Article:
Treatment of Irregular Periods
If you have irregular periods, it does not necessarily mean that you may be sick. This condition is not an illness in itself, but sometimes, it may be a symptom of another condition. It’s always good to see your doctor, even if you are not concerned about it.
Your doctor would help determine the cause of the condition, and once the cause has been identified, the right treatment would be administered. Treatment of irregular periods may come in form of surgery, medications or lifestyle modifications.
Some of the lifestyle modifications you can make to help to treat irregular periods include:
- Managing stress: Stress cannot be avoided but they can be managed. Stress management involves practicing positive coping mechanisms which would help to make sure that stress does not get the better part of you.
- Not engaging in too much of vigorous or strenuous exercises: If you have a normal weight, then you should not exercise excessively. You should also not engage in too much of vigorous and strenuous exercises. Women who are overweight or obese would benefit more from these exercises than women of normal weight.
- Eating healthy foods: As much as you want to keep fit, do not go overboard with dieting. Who says your health should pay the price for fitness? One of the ways you can eat healthier is to ensure that most of the things you eat are foods you prepare at home. Processed and packaged foods are very high in sugar, salt and fat. These foods have also been stripped of their nutrients and so they do not have much nutritional value to offer you.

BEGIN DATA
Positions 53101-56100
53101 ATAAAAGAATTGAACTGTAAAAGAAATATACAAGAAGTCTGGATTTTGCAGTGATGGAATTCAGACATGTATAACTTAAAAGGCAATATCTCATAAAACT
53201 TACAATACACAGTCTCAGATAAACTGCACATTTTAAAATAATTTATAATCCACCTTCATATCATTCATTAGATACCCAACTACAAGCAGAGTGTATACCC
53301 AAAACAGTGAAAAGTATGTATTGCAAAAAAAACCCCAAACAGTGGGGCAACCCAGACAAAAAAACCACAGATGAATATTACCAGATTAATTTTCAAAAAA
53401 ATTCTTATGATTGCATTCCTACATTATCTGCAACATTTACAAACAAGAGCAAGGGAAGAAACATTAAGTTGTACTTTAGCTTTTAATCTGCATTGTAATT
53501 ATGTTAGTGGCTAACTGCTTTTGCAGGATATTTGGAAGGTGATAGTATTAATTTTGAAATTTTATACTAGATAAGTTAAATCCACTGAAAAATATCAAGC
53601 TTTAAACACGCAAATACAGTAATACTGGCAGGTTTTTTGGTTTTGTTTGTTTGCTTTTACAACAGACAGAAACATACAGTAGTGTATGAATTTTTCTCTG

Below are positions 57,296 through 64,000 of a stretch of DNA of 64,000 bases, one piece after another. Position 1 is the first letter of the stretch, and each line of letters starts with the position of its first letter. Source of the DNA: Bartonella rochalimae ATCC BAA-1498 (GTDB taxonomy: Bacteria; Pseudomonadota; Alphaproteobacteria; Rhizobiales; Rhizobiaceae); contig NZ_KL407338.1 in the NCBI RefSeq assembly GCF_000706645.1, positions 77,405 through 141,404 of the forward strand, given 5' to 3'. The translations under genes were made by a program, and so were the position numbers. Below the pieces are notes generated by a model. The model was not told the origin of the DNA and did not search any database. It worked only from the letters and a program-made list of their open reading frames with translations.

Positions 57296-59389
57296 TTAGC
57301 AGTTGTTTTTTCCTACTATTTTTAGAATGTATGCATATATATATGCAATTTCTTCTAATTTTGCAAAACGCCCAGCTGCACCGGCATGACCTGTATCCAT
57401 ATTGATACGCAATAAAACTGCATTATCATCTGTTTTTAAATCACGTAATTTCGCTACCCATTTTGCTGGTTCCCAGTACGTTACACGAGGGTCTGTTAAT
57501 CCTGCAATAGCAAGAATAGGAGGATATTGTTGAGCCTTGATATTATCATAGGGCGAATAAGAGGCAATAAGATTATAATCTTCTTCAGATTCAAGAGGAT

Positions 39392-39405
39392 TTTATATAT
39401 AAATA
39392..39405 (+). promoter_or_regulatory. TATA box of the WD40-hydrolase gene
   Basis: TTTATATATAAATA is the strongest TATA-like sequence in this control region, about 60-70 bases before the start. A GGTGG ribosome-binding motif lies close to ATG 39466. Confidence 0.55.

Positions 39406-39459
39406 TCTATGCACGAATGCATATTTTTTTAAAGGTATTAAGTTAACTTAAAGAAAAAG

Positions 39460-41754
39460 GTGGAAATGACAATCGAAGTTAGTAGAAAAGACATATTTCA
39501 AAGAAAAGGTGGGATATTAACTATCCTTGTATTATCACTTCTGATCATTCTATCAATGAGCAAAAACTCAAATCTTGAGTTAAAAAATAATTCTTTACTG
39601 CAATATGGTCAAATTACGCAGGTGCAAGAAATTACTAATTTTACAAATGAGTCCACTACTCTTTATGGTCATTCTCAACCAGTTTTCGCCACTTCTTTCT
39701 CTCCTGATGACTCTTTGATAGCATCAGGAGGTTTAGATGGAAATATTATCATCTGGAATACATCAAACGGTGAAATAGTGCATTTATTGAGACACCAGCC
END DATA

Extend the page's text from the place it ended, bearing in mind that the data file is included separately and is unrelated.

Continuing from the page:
There are homemade remedies you can try to help treat irregular periods. Mugwort oil is known to help with menstrual problems. It can give you relief from menstrual cramps. Rhodiola, a type of plant, can also be beneficial for your reproductive health. The plant helps to reduce body fat and support weight loss. It can also help to ease physical and mental fatigue. Stone root, also a kind of herb can help to reduce stress and anxiety.
It would be helpful to track your period if you have not been doing so. Tracking your periods makes it easier for you to detect when there is a change in your menstrual cycle. It is possible for you to track your periods manually with a calendar, but there are a number of apps that have made period tracking easier for women. Once you download any of these apps, all the information you need about your menstrual cycle would be at your fingertips.